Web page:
They left our home in a complete mess

which thoroughly upset our three-year-old child.

We are confused about her motivations

and want her to be caught

so we can find out why this happened to us.’

If you have any information in connection to the incident or believe you saw the suspect in the area around the time of the incident on Thursday please contact the police on 101.

 

Hair Dye Packet, evidence from the scene

NEW! Natural looking blonde.

For colour so rich and glossy,

try our new ‘Golden Locks’ hair dye!

Works on Brunette hair and,

using the latest enzyme-replacement technology,

counteracts damage as you dye

for that pearly gleam and colour pop!

 

Mrs Fox, Eyewitness

She was blonde or brunette,

– I’m colourblind, you see –

but she was a plain girl.

Dressed in rags, she was,

they were hanging off her

like the wings of a crow.

Filthy face, she had,

blotched with dirt from the streets

like she’d washed in newspaper.

She looked thin.

As slight as a dandelion seed,

like the wind could whip her away.

It’s sad isn’t it?

The homeless problem around here.

She was probably starving.

She was running from their house,

– what a lovely couple they are, eh? –

glass glittering in a stream behind her.

Week Nineteen

We are all bullies

We weren’t mean, but we weren’t kind;

Not unhelpful, but we didn’t go out of our way;

Not irritated, but not welcoming.

 

We all looked away as it happened in front of us,

The images still burned the backs of our eyes,

But we pretended like we couldn’t see them.

 

And all the while, we were the ones that kicked and punched,

The ones that name-called, the ones that laughed.

We were kids, and kids can be cruel.

Week Eighteen

This one is a little lighter than what I usually write.

Big Night

Bright nylon snags

On the hairs of my neck

And the strap of the helmet

Grips my forehead,

Like some poor fella

About to be shocked in the chair

By 2,000 volts.

 

I make the cement,

and watch it churn.

I stand over it, a proud chef,

a pinch of cement,

a dollop of plasticizer,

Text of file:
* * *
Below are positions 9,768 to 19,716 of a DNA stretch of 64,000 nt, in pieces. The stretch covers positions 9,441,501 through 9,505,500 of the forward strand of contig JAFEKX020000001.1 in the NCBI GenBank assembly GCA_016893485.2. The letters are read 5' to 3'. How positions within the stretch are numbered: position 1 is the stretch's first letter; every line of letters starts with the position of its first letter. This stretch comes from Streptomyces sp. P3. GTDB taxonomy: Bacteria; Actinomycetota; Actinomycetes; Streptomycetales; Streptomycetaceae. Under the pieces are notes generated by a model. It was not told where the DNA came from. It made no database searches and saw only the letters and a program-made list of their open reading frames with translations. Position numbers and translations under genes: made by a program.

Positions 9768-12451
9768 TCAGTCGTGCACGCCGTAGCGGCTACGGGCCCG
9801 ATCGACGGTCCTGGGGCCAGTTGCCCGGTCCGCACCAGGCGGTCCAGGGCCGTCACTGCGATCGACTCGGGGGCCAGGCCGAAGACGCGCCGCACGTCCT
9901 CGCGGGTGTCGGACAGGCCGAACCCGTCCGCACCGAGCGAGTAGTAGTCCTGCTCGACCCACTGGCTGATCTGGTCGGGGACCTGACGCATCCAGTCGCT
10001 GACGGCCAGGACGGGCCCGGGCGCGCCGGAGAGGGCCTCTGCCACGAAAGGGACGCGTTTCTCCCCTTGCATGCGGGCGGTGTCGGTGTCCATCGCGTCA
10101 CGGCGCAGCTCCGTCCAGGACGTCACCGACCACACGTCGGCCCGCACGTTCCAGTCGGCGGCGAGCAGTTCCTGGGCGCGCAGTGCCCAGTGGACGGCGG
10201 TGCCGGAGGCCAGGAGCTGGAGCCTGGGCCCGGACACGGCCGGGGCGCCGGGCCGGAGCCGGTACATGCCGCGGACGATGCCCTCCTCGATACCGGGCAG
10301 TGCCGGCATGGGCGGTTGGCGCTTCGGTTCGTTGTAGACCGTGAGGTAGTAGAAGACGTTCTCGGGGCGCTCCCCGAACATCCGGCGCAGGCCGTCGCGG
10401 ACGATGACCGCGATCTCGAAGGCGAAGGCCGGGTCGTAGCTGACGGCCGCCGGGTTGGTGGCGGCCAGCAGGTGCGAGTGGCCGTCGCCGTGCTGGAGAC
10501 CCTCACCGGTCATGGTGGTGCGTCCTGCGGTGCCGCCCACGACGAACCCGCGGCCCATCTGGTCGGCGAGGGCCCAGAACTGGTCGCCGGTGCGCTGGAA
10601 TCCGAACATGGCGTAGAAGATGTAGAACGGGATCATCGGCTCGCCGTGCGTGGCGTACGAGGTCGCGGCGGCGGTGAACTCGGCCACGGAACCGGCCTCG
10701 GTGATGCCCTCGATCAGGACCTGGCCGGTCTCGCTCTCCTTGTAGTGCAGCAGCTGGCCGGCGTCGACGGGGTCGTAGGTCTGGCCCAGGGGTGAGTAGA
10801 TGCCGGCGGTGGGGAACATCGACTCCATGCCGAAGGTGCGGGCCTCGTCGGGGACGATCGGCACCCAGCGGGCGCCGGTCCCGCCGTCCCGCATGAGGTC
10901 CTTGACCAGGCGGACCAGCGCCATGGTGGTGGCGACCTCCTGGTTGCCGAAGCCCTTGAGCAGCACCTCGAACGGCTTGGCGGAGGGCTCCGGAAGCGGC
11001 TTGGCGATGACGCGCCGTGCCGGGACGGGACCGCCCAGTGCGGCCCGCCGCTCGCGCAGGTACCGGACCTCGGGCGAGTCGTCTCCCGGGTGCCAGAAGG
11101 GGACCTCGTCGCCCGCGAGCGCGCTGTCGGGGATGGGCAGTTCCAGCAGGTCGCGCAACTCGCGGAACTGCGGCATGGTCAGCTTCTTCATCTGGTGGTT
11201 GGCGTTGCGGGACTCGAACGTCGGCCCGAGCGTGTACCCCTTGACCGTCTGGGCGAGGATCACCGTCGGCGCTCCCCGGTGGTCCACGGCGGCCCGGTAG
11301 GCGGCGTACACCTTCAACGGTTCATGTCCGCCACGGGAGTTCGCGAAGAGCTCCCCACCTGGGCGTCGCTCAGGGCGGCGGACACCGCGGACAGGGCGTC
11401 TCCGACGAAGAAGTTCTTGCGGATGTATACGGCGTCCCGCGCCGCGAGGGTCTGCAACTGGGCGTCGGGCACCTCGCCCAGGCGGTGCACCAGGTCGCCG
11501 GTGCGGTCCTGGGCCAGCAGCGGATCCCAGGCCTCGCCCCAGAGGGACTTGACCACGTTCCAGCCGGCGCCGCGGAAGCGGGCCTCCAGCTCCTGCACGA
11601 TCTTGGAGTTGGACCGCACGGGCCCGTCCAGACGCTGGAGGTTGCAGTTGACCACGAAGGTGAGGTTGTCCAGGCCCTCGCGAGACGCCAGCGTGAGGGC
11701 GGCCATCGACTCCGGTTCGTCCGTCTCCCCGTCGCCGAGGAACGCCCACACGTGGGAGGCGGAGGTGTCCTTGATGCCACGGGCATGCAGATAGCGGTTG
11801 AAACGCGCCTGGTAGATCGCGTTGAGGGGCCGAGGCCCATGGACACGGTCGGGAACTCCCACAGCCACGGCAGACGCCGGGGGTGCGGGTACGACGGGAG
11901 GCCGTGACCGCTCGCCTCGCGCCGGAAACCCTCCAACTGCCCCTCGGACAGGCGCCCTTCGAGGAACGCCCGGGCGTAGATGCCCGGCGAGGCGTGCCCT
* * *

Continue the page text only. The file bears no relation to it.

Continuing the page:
and, for the final flourish,

a drop more water.

 

Chris, the apprentice,

yells on the scaffolding;

something about a body.

He stares into the house,

a hollow shell,

with its empty windows

like missing teeth.

 

It must be Jack, I think,

he is always pranking the young ones.

But Jack sits on his break,

hot tea steaming his red face,

looking as confused as everyone.

We all run to look.

 

There is a body,

But it is very much alive.

He shifts and twitches,

Topless and trouserless and dusty.

There is old vomit on the concrete,

And some of it crusts his wrist.

 

He wakes up and looks around.

His eyes are wild,

Bewildered, cautious.

He sees us all,

There in our neon and plastic,

And he jumps up and scampers.

 

We all laugh and watch his bare flesh

As it ripples during his escape.

‘Big night,’ Dave chuckles.

 

Week Fourteen

The Caves

The boys didn’t want to be there.

 

They took it in turns to bounce the barriers,

Uncontainable as ping-pong balls.

Their laughter echoed like gunfire,

and the old man nearby frowned.

 

The old man read every sign.

 

His fingers fumbled the guidebook,

Avid eyes inhaling the words

And roaming the hungry teeth

that bit from above and below,

 

The woman knelt on the stone.

 

Her camera a gun, she aimed

For the boys, caught in her crosshair

Height-order, a Russian doll.

She shot.

 

Later, she held the photo.

In the corner was a ghost, a smudge,

A ruffled feather of anorak,

As the old man, a bewildered goose,

Had waddled by.